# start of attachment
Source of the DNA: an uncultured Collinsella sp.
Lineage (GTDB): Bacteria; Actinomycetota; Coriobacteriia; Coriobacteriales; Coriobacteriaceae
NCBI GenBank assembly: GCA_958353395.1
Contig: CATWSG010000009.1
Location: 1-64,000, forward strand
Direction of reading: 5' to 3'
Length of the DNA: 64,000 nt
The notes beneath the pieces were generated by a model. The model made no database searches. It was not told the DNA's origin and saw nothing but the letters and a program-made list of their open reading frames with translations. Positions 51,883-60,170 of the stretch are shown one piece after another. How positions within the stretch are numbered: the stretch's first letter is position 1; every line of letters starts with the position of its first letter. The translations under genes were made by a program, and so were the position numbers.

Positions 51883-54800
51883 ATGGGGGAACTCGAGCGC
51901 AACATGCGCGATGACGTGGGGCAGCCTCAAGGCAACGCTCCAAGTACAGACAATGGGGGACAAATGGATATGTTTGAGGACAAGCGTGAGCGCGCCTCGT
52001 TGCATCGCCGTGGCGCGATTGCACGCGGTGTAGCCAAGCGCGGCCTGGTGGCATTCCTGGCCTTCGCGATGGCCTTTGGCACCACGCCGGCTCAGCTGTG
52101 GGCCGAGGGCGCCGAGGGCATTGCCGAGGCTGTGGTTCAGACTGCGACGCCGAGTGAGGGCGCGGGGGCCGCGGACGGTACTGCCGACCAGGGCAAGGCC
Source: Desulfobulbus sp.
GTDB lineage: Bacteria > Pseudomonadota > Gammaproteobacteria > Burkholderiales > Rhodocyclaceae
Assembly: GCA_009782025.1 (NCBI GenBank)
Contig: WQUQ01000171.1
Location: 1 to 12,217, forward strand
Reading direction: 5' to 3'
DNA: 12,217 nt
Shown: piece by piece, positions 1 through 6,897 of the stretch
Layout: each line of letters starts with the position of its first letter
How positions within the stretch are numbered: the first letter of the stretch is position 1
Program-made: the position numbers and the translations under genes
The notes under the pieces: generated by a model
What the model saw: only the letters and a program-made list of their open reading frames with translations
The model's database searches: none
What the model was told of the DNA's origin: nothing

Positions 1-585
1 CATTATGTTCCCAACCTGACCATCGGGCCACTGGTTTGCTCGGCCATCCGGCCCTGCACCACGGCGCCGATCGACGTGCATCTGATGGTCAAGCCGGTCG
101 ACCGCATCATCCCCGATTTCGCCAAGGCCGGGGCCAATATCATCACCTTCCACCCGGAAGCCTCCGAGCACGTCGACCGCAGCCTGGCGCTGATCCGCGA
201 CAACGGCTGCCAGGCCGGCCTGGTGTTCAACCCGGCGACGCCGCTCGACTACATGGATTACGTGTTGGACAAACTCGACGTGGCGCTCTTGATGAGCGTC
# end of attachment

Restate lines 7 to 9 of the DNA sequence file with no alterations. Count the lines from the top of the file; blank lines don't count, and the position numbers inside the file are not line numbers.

Length of the DNA: 64,000 nt
The notes beneath the pieces were generated by a model. The model made no database searches. It was not told the DNA's origin and saw nothing but the letters and a program-made list of their open reading frames with translations. Positions 51,883-60,170 of the stretch are shown one piece after another. How positions within the stretch are numbered: the stretch's first letter is position 1; every line of letters starts with the position of its first letter. The translations under genes were made by a program, and so were the position numbers.

Positions 51883-54800